While the most severely distressed plans have taken steps towards addressing their problems and expect to improve their financial health, some did not, according to Private Pensions: Timely Action Needed to Address Impending Multiemployer Plan Insolvencies. A survey conducted by a large actuarial and consulting suggests that the large majority of the most severely underfunded plans have either increased or will increase employer contributions or reduce participant benefits (see “Multiemployer Plan Health Declined in 2012”).
In some cases, the GAO found, these measures will have significant effects on employers and participants. Contribution increases have damaged some firms’ competitive position in the industry, and with some, even the viability of the firm. And where there were reductions in certain benefits, such as early retirement subsidies, hardships were created for some older workers, especially where they had physically demanding jobs.
The GAO also found financial assistance for these plans received from the Pension Benefit Guaranty Corporation (PBGC) continues to increase and that plan insolvencies threaten the insurance fund’s ability to pay pension guarantees for retirees. By 2017, the PBGC expects the number of insolvencies to more than double, which could exhaust the insurance fund within the next 10 to 15 years.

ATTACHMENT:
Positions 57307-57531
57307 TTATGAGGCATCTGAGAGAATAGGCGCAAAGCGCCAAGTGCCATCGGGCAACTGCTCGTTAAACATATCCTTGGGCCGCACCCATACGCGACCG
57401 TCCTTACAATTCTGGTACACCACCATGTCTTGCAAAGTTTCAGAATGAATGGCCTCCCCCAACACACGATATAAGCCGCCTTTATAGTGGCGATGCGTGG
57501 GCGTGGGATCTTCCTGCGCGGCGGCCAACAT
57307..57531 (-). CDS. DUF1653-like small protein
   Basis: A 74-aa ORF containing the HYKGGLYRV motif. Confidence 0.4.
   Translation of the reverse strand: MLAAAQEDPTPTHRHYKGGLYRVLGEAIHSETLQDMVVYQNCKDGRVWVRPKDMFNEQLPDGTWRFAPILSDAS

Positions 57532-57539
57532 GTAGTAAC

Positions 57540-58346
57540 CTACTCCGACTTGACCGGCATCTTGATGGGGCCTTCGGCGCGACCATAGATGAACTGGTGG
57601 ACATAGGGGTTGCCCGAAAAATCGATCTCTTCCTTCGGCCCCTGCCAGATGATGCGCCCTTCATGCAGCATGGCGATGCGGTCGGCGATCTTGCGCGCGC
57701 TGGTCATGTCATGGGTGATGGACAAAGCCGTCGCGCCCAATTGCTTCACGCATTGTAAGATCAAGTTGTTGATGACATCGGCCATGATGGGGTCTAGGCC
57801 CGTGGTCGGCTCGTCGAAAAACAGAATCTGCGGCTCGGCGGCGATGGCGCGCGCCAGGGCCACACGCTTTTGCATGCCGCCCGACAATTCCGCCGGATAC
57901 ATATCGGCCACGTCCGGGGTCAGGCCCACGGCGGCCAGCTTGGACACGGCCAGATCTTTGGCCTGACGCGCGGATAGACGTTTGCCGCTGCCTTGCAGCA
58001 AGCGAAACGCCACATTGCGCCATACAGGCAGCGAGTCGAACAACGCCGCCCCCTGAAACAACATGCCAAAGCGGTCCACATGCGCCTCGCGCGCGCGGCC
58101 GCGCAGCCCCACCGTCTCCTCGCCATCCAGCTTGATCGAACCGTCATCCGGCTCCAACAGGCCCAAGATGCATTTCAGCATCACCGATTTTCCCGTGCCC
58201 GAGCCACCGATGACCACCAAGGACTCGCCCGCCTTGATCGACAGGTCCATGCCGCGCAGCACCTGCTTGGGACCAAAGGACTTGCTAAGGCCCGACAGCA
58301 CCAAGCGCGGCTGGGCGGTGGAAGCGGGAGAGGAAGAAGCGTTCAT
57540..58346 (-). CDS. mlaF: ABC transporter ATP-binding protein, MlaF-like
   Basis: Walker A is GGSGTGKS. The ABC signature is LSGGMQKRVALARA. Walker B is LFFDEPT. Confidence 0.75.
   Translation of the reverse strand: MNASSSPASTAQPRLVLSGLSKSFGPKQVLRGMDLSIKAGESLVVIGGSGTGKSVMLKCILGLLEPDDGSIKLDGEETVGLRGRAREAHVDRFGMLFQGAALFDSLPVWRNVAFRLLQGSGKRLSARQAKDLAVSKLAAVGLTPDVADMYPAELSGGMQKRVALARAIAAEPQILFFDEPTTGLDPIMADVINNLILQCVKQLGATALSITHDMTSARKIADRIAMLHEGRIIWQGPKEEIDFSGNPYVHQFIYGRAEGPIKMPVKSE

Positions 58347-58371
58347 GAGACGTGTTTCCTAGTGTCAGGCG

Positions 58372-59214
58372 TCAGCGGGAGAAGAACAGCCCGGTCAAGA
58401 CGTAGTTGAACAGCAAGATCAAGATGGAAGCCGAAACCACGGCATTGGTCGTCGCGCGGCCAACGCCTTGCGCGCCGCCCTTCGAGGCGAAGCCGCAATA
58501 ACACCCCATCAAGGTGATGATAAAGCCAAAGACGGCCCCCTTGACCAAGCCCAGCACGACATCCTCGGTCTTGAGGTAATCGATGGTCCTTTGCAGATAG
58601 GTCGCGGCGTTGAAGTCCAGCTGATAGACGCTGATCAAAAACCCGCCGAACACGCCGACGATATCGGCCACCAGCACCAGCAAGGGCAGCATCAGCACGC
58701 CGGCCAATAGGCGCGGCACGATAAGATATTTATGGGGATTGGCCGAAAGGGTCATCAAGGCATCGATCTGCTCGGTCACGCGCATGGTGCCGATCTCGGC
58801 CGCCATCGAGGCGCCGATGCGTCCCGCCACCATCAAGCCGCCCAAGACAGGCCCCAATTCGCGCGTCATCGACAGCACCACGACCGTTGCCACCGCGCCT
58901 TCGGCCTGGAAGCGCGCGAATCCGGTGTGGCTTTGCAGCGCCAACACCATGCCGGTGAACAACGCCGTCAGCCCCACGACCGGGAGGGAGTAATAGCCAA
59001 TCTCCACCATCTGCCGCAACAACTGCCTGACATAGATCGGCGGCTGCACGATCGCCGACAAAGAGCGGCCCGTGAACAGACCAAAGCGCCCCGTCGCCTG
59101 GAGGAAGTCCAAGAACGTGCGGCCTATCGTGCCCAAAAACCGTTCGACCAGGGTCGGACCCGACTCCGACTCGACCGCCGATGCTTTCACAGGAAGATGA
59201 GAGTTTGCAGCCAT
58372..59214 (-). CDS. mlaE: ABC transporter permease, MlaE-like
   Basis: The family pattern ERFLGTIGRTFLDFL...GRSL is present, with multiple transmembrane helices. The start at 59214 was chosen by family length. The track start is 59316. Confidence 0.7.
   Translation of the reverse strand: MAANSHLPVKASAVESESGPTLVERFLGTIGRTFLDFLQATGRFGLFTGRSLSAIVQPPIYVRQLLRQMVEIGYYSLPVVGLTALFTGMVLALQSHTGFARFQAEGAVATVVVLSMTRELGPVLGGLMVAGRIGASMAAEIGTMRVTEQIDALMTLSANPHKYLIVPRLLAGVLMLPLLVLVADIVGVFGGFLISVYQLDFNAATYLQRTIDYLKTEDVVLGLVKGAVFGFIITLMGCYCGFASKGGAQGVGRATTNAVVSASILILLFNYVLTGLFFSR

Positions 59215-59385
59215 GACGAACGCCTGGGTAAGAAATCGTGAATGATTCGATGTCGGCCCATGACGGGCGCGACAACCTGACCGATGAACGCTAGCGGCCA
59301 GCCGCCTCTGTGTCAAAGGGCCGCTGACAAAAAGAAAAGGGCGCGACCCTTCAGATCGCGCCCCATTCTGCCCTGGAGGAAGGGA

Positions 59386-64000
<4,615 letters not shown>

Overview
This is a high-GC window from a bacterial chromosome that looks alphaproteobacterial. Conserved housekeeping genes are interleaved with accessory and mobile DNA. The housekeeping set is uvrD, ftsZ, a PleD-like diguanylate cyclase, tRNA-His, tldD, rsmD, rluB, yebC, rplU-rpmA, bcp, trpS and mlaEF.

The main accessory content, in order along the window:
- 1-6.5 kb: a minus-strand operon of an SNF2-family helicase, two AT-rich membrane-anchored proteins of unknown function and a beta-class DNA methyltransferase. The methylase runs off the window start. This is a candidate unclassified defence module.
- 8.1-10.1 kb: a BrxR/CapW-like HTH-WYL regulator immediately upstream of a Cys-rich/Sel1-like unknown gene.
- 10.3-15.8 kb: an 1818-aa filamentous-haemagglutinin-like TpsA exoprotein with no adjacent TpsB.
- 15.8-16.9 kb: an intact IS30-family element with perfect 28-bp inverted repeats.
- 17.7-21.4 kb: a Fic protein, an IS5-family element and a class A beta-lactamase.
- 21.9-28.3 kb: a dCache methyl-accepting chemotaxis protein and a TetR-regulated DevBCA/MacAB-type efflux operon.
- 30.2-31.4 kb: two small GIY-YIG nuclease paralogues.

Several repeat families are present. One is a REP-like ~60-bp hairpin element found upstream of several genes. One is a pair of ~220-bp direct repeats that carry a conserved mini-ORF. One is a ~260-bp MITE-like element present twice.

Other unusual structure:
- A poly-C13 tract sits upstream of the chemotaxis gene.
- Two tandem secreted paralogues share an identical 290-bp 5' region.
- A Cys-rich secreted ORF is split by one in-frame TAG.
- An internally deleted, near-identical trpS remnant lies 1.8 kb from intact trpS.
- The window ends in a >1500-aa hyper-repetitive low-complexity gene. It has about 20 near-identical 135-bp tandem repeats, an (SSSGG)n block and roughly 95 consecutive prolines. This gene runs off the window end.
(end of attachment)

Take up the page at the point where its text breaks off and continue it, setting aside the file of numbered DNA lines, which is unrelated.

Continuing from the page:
The GAO recommended that in limited circumstances, trustees should be allowed to reduce accrued benefits for plans headed towards insolvency. Also, the large size of these reductions for some severely underfunded plans may warrant federal financial assistance to mitigate the impact on plan participants. The report also recommends that alternative plan design, which permits adjustments in benefits tied to key factors (e.g., funded status of the plan), would provide financial stability and lessen risk to employers.
The GAO report can be found here.
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